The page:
Black Fox is no ordinary business, by the way, but a certified B corporation, meaning that it meets “the highest standards of verified social and environmental performance, public transparency, and legal accountability.” In other words, Rekstad has created a model corporation that is not only providing jobs to fuel the economy, but is also addressing social and environmental problems. “Our primary driver is global social impact, and becoming a B corp is our public stake in the ground as a leader in redefining success in business.”
Rekstad also has some fascinating sidebars to her philanthropy path. She co-authored a book with her 12-year-old daughter titled The Secret Adventures of Anonymouse, which features Sophie the mouse secretly doing acts of kindness for her fellow creatures in the forest, enriching her own life and the lives of others. “When young people develop empathy,” said Rekstad, “they not only thrive in school and in life, but they also impact the community in positive, often extraordinary ways.”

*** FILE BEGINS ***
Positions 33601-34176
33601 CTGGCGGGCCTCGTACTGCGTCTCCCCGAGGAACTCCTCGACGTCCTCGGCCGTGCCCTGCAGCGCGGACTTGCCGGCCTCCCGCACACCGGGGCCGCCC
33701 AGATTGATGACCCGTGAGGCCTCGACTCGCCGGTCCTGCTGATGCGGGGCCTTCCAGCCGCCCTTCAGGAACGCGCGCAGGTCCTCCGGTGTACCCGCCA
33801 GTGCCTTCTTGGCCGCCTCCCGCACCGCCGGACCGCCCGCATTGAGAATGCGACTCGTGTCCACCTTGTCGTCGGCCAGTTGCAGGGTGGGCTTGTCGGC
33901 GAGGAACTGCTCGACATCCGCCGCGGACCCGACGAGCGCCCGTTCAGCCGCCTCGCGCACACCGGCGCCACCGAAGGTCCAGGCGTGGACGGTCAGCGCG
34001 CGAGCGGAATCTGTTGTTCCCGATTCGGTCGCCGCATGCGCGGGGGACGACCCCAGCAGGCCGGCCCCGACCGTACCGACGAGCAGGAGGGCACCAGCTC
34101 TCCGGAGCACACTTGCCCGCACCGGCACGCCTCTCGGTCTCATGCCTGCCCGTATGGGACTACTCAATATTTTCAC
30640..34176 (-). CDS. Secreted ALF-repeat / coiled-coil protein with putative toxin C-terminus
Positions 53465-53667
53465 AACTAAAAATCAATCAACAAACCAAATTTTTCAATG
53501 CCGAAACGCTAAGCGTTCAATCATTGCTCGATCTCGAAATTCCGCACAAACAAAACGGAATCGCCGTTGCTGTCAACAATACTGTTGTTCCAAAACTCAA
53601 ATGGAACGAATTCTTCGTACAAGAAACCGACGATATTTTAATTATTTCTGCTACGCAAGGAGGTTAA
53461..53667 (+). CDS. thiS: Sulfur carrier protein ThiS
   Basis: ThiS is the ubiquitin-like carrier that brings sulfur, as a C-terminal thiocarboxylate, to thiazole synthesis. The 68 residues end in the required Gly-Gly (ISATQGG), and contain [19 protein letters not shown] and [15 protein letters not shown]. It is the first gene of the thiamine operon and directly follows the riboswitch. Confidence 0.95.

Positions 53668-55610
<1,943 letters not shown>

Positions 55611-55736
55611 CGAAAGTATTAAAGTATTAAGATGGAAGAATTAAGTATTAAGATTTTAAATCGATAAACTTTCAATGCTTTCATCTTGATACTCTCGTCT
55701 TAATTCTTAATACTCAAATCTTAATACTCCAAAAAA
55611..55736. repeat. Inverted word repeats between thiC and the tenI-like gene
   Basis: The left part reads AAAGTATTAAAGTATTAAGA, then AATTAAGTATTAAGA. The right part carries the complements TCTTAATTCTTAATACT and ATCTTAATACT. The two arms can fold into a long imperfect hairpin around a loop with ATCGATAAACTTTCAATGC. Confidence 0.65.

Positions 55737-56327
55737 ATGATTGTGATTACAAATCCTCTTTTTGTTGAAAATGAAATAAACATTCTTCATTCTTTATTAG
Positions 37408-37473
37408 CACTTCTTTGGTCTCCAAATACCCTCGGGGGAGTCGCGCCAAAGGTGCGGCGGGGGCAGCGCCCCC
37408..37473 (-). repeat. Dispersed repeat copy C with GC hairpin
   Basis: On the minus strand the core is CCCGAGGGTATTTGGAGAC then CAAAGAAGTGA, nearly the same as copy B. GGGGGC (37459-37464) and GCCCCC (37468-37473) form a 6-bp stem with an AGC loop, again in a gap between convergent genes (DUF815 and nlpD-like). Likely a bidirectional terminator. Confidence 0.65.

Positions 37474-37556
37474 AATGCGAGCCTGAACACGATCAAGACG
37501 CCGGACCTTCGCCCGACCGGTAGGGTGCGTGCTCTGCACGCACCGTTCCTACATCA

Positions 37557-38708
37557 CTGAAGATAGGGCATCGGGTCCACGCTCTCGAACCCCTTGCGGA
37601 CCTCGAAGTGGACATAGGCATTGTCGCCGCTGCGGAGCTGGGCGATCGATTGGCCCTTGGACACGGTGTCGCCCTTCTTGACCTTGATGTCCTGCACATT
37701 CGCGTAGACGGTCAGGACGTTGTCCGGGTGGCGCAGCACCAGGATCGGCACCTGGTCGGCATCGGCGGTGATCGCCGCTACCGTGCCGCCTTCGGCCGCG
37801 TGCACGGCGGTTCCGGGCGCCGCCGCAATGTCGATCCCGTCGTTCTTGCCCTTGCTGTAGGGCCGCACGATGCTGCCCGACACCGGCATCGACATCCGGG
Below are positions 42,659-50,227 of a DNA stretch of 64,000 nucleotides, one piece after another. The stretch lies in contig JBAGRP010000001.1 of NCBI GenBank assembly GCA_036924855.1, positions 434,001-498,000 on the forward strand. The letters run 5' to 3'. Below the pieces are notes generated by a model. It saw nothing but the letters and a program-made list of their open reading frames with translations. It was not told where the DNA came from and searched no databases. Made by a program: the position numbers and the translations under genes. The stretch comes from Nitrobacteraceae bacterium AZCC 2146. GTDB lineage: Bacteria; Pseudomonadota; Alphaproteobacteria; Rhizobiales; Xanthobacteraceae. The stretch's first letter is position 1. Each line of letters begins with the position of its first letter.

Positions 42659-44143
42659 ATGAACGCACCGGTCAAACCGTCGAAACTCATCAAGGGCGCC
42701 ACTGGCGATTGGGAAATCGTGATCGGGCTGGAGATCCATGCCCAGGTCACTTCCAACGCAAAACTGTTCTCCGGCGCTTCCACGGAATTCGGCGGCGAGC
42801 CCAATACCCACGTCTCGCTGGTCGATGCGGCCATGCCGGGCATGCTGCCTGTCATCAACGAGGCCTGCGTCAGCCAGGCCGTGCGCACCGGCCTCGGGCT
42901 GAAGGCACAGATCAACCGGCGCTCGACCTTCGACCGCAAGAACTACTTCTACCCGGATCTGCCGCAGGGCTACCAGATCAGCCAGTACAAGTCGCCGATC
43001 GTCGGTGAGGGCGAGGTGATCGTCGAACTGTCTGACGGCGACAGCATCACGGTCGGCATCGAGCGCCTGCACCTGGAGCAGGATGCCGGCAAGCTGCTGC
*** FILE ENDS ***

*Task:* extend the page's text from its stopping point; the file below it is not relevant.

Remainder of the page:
To pursue her global philanthropy interests, Rekstad serves on the Global Advisory Board of World Pulse, and is also an MCE Social Capital Guarantor, providing $1 million in capital to women throughout the developing world in microfinance loans. She is also a member of Women Moving Millions, which she credits with giving her an added push to open up about her own experiences in philanthropy.
“Our deepest passions often spring from our deepest wounds, mine being around feeling marginalized in my family and my culture for being female. Being part of Women Moving Millions has enabled me to harness those wounds as a source of awakening and power, and a ‘not on my watch’ ferocity on behalf of my daughter and all girls who will be coming of age under the incoming administration."